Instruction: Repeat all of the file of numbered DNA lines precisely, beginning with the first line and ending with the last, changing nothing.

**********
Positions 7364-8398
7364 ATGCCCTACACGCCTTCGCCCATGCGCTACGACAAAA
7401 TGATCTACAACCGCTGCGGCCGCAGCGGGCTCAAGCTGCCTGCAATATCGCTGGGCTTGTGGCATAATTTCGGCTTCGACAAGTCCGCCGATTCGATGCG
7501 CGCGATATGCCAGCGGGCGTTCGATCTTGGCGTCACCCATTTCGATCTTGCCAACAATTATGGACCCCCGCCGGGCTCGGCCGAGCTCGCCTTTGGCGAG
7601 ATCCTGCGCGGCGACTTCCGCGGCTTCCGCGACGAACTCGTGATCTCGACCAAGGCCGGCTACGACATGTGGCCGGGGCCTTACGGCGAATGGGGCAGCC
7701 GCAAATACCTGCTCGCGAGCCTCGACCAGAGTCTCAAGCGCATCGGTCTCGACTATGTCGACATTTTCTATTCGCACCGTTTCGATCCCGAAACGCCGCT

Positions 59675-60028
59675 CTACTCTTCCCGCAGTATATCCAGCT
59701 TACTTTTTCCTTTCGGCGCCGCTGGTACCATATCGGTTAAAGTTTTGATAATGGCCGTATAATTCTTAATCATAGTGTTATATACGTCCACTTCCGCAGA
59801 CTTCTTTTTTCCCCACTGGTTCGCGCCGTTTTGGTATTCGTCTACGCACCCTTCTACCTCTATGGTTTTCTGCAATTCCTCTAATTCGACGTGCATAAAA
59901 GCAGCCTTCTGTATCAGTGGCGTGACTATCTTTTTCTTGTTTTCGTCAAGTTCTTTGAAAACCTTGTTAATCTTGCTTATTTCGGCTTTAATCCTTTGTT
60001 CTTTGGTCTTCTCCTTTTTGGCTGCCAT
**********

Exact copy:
Positions 7364-8398
7364 ATGCCCTACACGCCTTCGCCCATGCGCTACGACAAAA
7401 TGATCTACAACCGCTGCGGCCGCAGCGGGCTCAAGCTGCCTGCAATATCGCTGGGCTTGTGGCATAATTTCGGCTTCGACAAGTCCGCCGATTCGATGCG
7501 CGCGATATGCCAGCGGGCGTTCGATCTTGGCGTCACCCATTTCGATCTTGCCAACAATTATGGACCCCCGCCGGGCTCGGCCGAGCTCGCCTTTGGCGAG
7601 ATCCTGCGCGGCGACTTCCGCGGCTTCCGCGACGAACTCGTGATCTCGACCAAGGCCGGCTACGACATGTGGCCGGGGCCTTACGGCGAATGGGGCAGCC
7701 GCAAATACCTGCTCGCGAGCCTCGACCAGAGTCTCAAGCGCATCGGTCTCGACTATGTCGACATTTTCTATTCGCACCGTTTCGATCCCGAAACGCCGCT

Positions 59675-60028
59675 CTACTCTTCCCGCAGTATATCCAGCT
59701 TACTTTTTCCTTTCGGCGCCGCTGGTACCATATCGGTTAAAGTTTTGATAATGGCCGTATAATTCTTAATCATAGTGTTATATACGTCCACTTCCGCAGA
59801 CTTCTTTTTTCCCCACTGGTTCGCGCCGTTTTGGTATTCGTCTACGCACCCTTCTACCTCTATGGTTTTCTGCAATTCCTCTAATTCGACGTGCATAAAA
59901 GCAGCCTTCTGTATCAGTGGCGTGACTATCTTTTTCTTGTTTTCGTCAAGTTCTTTGAAAACCTTGTTAATCTTGCTTATTTCGGCTTTAATCCTTTGTT
60001 CTTTGGTCTTCTCCTTTTTGGCTGCCAT